The Monuments We Love

The itineraries of most visitors arriving in Washington, D.C. typically includes sites like the White House, the Capitol, Lincoln Memorial and Washington Monument – even though at a quick glance this last spindly one bears a striking resemblance to an unusually tall and towering KKK clan member. A double-decker Hop On and Off bus tour might deliver them to the Arlington Cemetery, Vietnam Memorial, National Gallery of Art or Madame Tussaud’s – where the wax figure out fronDSC04441t bears a striking resemblance to the real Michael Phelps.

Some culture-seeking tourists might opt to attend a performance at the Kennedy Center, while sporty types will try to squeeze in their favorite team’s faceoff at the Verizon Center. Cuisinarians will head to one of the renowned restaurants and farmers mDSC04296arkets, while gardeners, landscape artists and tree-huggers will schedule their visits to coincide with the bloomin’ cherry blossom festival.

They’re all pretty impressive, these pit stops and historical sites on the tourist trail. But they don’t come close to my picks: I’ve got my own monuments to pick from, whenever I make an almost-annual pilgrimage to visit my sister and her family. As soon as I arrive, I know I’m home. All I have to do is wait for the hilarity, drama & nuzDSC04187zling to unfold. In-house, and out. Side trips and errands included.

I went to school: The elementary school where my sister will be teaching for the second year in a row; and the gargantuan high school (according to my standards, not those of the U.S.), where both my niblings will spend the bulk of their academic year trekking down mile-long hallways and, with any luck, might run into DSC04237each other a couple of times.

We made short stops at the bank and library (I’d pinned my hopes on reading Wanderlust, which never happened because hanging out with my people still trumps any book!). We even went to a town hall meeting.

We reveled in nature, spotted more deer, marveled at the Blackeyed Susans, ate at Sweetgreen and Chopt, then stocked up at Mom’s, Whole Foods & Trader Joes’ (praise thee, ye most favored sites of our healthy food pilgrimages!).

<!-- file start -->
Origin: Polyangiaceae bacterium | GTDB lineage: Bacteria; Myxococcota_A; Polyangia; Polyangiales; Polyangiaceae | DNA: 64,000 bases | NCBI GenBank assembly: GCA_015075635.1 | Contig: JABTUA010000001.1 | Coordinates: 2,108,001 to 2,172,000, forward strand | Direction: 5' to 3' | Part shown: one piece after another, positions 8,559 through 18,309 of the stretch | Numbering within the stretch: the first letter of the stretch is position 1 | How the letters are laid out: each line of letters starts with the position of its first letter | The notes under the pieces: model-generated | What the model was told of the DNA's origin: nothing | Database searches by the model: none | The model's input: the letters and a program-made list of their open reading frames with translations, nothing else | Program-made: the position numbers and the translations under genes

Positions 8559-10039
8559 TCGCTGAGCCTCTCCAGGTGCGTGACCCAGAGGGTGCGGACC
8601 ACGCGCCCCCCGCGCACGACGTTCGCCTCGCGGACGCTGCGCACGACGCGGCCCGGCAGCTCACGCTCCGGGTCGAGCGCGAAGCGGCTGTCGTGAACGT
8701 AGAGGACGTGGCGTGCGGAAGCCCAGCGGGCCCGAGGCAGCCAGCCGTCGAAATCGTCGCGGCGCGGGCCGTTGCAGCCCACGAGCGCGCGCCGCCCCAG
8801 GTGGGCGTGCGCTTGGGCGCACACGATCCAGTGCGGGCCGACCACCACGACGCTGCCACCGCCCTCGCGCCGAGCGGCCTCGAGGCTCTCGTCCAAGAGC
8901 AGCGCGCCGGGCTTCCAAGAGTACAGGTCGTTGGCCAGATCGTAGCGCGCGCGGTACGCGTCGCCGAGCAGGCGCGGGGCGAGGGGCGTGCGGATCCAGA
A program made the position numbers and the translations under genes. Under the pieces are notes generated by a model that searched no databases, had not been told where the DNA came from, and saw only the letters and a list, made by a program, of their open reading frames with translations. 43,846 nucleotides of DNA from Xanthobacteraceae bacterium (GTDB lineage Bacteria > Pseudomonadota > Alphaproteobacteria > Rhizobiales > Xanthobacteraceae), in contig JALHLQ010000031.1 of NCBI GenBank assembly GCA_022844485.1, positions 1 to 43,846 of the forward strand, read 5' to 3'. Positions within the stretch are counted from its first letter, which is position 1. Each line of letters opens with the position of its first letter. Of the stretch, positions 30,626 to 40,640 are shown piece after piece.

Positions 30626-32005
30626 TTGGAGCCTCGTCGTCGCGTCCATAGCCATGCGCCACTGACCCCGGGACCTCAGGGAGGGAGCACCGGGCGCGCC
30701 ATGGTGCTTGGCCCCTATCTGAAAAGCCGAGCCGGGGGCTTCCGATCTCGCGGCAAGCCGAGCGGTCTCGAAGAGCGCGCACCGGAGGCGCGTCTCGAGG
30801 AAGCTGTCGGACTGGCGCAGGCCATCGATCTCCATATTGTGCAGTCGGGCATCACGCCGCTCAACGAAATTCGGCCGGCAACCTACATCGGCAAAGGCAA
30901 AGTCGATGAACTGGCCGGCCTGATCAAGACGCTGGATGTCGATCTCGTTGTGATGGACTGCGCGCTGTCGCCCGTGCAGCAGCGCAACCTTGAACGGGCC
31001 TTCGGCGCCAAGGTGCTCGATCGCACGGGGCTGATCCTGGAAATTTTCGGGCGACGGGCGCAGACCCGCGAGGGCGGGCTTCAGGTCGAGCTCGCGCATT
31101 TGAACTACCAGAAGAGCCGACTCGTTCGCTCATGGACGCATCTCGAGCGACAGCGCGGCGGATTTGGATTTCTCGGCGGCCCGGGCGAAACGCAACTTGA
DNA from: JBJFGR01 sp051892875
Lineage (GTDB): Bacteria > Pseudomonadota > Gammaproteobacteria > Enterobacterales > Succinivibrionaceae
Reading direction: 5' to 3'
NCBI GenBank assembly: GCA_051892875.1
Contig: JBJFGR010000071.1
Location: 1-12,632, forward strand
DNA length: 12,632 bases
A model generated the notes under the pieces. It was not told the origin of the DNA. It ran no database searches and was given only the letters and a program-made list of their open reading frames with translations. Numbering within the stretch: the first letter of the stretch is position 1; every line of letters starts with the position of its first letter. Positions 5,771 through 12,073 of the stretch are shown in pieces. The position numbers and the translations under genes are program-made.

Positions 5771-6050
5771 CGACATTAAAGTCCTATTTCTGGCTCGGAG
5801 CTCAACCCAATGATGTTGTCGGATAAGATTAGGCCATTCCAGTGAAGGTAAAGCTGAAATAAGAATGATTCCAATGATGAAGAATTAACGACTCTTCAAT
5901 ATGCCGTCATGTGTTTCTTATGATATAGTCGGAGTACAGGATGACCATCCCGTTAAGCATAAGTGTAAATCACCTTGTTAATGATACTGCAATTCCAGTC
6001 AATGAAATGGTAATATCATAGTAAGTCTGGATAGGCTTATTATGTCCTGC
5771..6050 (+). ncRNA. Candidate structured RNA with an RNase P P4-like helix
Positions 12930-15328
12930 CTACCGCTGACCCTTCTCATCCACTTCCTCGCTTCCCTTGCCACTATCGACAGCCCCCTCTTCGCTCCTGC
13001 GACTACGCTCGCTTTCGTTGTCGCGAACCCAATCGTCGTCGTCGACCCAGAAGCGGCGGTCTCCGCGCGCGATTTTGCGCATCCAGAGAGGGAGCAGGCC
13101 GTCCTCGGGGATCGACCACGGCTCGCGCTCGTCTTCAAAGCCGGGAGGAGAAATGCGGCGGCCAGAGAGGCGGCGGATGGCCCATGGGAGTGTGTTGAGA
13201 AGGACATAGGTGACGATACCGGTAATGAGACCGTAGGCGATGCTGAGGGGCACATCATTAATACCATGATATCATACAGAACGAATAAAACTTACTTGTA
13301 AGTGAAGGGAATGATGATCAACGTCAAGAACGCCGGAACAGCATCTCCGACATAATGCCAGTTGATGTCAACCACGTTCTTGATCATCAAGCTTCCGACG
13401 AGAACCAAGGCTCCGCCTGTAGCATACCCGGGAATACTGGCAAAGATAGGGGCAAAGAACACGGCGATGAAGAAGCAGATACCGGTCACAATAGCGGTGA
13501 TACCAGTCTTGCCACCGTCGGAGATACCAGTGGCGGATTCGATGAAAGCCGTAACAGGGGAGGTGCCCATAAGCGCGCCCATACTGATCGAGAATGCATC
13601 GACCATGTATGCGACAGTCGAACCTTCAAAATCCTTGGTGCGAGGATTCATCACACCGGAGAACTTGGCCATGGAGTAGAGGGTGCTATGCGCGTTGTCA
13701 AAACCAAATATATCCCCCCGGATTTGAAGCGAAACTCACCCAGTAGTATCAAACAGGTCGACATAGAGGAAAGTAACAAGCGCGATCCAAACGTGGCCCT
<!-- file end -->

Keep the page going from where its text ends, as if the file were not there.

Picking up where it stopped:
DSC04211We went to karate class, the physician’s office (clean slate = celebrate!), a paralegal, the Apothecary, and made time to walk barefoot on the labyrinth at St. Luke’s.

I dutifully and almost reverentially spent many an hour bowing at the Altars of Neverending Laundry, Mighty Dishwasher and Compost Management. Then I picked mint & made tea.DSC04353

In fact, the closest I got to the guy who’s held keys to the country (other than half a day meandering down the Mall, through the Hirshorn Museum and Sculpture Garden with my two teenage niblings, spotting the Capitol all dolled up in mile-high scaffolding, and loitering outside a burger-and-fry-emporium, aka Shake Shack) was taking a nap with my soccer-mom-sister in her car (ok, a van), among the stately homes perched above a shady side street in the soon-to-be DSC04236former-American-president’s future neighborhood… only to be awakened by a cop, who politely asked us to move on.

I had no pressing need to see Obama, nor anything made of stone, surrounded by gates and huge lawns. The monuments I visited – of the quotidian kind – were more robust and close to my heart.

Big and small moments with family; daily living, work, laughter, sweeping the floor, watching movies, discussions imbued with insight, purpose and love, travel stories told while gazing at the massive wall map, interspersed with the occasional argument or outburst (did IDSC04505 mention teenagers?).

With the sublime sunlight dancing around the kitchen floor, I was ensconced in a space more sacred and meaningful than any midtown cathedral or museum could have been.

All of it, all of them, testament to the crazy glue that keeps me coming back, hunkering down (say, for a full-day pajama session), sticking close by and shying away from the buzz of D.C.

So dear friends… what monuments do YOU love that have you coming back for more?